CONTACT: Melissa Anderson, (608) 262-9213, [email protected]
MADISON – From high-tech wound care and eco-friendly apparel to social media software firms and biofuels, students at the University of Wisconsin-Madison are pursuing solutions to everyday problems as part of the annual G. Steven Burrill Business Plan Competition at the Wisconsin School of Business.
Forty-two students and a record number of 20 teams will present their original business plans on Friday, April 23, in Grainger Hall, 975 University Ave., for a shot at $22,250 in prize money, according to John Surdyk, director of the competition.
New this year is a bonus award for the top-placing team in a technology, engineering, medical device or computer science area: free office space for one year in the new University Research Park Metro Innovation Center, a prize worth $15,000.
Eligible entries include both high-technology businesses and ideas for companies where technology doesn’t play a vital role. This year, eight teams entered social media and open source software solutions firms – a substantial increase over last year.
“Entrepreneurship leads to innovation – it answers questions and provides solutions,” said Anne Miner, professor of management and human resources at the Wisconsin School of Business and faculty director of the competition. “This event provides students the opportunity to come together and create answers to society’s most challenging problems. It is incredibly exciting to see these young minds develop the next generation of innovative business ideas.”
Presentations are open to the public and will be made from 7:30 a.m. to 3 p.m. Brian Wiegand, co-founder of Alice.com and a serial entrepreneur, will keynote the afternoon with a talk at 4:30 p.m. about his own entrepreneurial journey.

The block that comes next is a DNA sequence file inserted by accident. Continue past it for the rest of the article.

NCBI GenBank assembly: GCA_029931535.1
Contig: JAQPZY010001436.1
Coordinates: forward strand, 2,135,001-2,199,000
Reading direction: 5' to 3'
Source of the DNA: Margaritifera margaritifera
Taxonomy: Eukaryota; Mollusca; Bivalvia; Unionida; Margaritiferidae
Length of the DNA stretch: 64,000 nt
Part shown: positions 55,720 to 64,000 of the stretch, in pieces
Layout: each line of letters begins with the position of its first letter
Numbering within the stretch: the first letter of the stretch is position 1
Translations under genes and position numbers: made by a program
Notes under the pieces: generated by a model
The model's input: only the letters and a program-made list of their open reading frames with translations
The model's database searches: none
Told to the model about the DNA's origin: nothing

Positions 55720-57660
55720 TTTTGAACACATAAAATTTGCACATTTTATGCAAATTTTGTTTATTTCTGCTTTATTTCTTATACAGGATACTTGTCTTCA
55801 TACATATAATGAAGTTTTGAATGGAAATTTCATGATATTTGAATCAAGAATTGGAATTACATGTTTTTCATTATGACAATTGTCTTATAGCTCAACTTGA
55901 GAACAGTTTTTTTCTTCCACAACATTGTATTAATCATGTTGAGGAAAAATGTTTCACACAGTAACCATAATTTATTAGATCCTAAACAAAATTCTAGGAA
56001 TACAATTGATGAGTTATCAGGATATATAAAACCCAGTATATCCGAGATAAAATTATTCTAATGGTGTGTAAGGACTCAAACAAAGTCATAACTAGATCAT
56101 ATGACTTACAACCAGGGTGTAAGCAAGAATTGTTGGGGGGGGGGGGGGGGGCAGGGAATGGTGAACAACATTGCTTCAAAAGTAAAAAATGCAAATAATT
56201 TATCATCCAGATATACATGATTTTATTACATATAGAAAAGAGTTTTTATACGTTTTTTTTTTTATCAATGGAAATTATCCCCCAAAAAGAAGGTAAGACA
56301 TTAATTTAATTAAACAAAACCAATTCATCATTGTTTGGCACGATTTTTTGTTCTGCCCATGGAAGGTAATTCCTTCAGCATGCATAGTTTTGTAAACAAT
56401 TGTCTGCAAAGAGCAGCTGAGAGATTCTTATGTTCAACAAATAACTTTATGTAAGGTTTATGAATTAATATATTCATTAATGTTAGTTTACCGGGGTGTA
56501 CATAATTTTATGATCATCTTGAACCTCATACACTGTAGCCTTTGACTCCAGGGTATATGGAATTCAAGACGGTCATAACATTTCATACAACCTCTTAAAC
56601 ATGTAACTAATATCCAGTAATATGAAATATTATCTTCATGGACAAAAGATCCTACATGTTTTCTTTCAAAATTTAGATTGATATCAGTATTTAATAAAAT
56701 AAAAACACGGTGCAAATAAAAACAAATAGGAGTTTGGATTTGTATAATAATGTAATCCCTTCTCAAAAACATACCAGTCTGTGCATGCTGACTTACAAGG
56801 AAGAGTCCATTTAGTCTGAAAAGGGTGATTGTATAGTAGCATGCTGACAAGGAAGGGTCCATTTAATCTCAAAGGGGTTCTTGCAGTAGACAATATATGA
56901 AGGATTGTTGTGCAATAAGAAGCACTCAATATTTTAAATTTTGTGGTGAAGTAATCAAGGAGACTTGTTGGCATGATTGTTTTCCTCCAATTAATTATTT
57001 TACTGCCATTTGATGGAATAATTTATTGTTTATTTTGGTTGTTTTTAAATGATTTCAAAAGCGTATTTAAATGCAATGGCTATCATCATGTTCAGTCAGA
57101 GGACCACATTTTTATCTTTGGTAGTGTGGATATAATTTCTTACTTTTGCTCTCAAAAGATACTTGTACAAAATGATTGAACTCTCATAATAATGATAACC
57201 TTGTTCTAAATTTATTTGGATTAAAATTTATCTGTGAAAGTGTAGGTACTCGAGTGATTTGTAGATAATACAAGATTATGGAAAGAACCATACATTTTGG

Prize money will be awarded in a ceremony beginning at 6 p.m. by a panel of judges including John Neis, partner of Venture Investors; Lorrie Keating Heinemann, secretary of the Wisconsin Department of Financial Institutions and chair of the Wisconsin Angel Network’s Advisory Committee; Meru Thakur, an angel investor at Silicon Pastures; and Dick Wilkey, founder and president of Fisher-Barton.
Since its inception in 1998, more than 350 students have participated in the competition, while thousands have attended skill-building seminars to develop their business planning expertise. BusinessWeek and other national media have recognized competition alumni for their successes.
The competition is named for sponsor G. Steven Burrill, a long-time supporter of student innovation and entrepreneurship. Burrill is chief executive officer of Burrill & Company, a life sciences merchant bank with more than $950 million under management. He earned a bachelor’s degree in business administration from the Wisconsin School of Business in 1966. For more information about the competition, please visit http://www.bus.wisc.edu/burrill.